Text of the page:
In just under two months after the state announced its Future for Frontliners scholarship program, more than 80,000 essential workers in Michigan have applied for free community college tuition during the COVID-19 crisis.
Gov. Gretchen Whitmer rolled out the program on Sept. 10 as part of her goal to help 60% of the state’s residents attain a post-high school credential by 2030.
“Futures for Frontliners has offered the opportunity for Michiganders, who have put themselves in harm’s way early in the pandemic, to pursue their dreams,” Kerry Ebersole, director of Sixty by 30 said. “This tuition-free path to continue educational attainment and training in high-demand areas not only offers increased wages for individuals, but also arms our businesses with the highly trained workforce they need to be competitive in today’s economy.”
The program is funded from the federal Coronavirus Aid, Relief and Economic Security (CARES) Act. To be eligible, applicants must be a Michigan resident, have worked in an essential industry at least part-time for 11 of the weeks between April 1 and June 30, have been required by their job to work outside the home at least some of the time during then, not have previously earned an associate’s or bachelor’s degree and not be in default on a federal student loan.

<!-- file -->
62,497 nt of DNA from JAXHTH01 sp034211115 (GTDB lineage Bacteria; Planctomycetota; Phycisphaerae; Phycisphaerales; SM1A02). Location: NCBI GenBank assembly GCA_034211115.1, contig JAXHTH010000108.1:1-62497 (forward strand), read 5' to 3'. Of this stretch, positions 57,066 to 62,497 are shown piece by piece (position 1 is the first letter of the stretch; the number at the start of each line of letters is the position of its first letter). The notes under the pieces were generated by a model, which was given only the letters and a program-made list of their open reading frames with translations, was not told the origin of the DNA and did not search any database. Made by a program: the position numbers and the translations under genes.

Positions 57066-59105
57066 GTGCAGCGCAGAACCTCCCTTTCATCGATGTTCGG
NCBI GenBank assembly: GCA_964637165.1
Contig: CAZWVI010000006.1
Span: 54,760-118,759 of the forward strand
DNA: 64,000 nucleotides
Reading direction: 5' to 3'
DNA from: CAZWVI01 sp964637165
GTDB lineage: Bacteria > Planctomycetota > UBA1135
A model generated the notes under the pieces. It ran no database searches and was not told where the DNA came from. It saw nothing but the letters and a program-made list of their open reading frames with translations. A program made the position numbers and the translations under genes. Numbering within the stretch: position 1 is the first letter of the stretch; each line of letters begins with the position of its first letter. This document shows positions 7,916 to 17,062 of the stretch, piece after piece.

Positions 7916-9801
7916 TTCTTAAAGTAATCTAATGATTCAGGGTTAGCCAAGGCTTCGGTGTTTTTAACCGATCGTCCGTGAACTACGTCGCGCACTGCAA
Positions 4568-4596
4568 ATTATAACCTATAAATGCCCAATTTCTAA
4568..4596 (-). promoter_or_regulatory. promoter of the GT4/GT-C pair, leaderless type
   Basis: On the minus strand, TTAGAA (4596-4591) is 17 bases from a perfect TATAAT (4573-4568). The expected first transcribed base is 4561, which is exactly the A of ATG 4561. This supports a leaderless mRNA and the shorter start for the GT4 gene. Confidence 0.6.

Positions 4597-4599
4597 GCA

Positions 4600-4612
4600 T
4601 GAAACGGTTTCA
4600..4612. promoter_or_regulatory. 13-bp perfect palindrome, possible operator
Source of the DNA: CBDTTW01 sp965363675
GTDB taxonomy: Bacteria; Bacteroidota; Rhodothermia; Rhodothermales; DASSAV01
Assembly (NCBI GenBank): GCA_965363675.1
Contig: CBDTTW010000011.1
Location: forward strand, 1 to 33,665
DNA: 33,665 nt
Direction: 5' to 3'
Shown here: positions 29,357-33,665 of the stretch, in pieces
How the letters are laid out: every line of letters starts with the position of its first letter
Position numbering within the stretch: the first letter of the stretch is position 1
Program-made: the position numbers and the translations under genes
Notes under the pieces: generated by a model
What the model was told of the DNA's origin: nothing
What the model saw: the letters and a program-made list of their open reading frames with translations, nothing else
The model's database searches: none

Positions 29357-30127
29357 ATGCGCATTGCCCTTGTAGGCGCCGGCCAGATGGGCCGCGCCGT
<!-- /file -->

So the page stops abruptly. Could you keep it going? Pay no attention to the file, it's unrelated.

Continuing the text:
Kristy Spakowski, 45, of Saginaw, said that the scholarship program has given her the opportunity to go back to school to get a degree in nursing.
“Free tuition means more than any financial gain,” said Spakowski, a single mother of four. “It means that I can show my children that at 45 years old, it’s never too late to follow your heart. It means that I followed my dreams even when I didn’t think I could and still tried to make the world a better place by being a good nurse.”